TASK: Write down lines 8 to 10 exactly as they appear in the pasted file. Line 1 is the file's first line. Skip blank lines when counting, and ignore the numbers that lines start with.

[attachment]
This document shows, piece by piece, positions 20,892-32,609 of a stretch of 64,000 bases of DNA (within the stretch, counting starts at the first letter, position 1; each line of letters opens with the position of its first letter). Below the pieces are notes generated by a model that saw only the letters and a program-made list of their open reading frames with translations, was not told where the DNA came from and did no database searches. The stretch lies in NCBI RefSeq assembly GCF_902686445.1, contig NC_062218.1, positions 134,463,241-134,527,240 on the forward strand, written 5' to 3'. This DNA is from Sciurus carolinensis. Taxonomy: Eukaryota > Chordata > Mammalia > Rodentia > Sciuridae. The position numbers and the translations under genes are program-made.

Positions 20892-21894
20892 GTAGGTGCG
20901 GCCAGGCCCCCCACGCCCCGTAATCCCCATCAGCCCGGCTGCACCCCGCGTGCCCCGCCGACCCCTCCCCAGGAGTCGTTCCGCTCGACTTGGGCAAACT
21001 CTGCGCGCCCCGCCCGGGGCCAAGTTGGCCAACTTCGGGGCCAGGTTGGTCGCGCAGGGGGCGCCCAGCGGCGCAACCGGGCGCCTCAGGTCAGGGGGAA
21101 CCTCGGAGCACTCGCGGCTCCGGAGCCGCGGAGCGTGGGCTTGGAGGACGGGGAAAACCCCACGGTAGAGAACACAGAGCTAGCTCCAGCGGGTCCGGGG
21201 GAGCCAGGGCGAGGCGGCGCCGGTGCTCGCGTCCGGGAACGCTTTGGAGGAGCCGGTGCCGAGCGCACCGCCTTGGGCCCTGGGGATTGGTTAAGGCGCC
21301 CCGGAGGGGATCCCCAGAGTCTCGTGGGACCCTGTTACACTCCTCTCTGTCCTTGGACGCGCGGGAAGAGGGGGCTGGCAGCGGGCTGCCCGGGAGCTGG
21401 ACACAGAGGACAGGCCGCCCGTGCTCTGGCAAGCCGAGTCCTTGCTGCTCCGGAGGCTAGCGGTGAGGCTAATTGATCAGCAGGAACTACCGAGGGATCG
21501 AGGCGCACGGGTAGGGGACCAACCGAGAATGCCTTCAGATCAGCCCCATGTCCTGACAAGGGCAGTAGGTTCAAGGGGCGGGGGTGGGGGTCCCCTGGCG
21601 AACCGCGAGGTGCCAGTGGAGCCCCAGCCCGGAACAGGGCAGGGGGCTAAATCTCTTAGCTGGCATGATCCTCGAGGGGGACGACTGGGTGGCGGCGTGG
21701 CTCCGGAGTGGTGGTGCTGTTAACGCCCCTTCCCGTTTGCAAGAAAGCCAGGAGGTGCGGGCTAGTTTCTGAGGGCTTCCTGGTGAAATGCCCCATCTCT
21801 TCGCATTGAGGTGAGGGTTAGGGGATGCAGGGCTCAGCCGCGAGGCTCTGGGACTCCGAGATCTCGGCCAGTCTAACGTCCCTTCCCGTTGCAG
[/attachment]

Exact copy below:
21301 CCGGAGGGGATCCCCAGAGTCTCGTGGGACCCTGTTACACTCCTCTCTGTCCTTGGACGCGCGGGAAGAGGGGGCTGGCAGCGGGCTGCCCGGGAGCTGG
21401 ACACAGAGGACAGGCCGCCCGTGCTCTGGCAAGCCGAGTCCTTGCTGCTCCGGAGGCTAGCGGTGAGGCTAATTGATCAGCAGGAACTACCGAGGGATCG
21501 AGGCGCACGGGTAGGGGACCAACCGAGAATGCCTTCAGATCAGCCCCATGTCCTGACAAGGGCAGTAGGTTCAAGGGGCGGGGGTGGGGGTCCCCTGGCG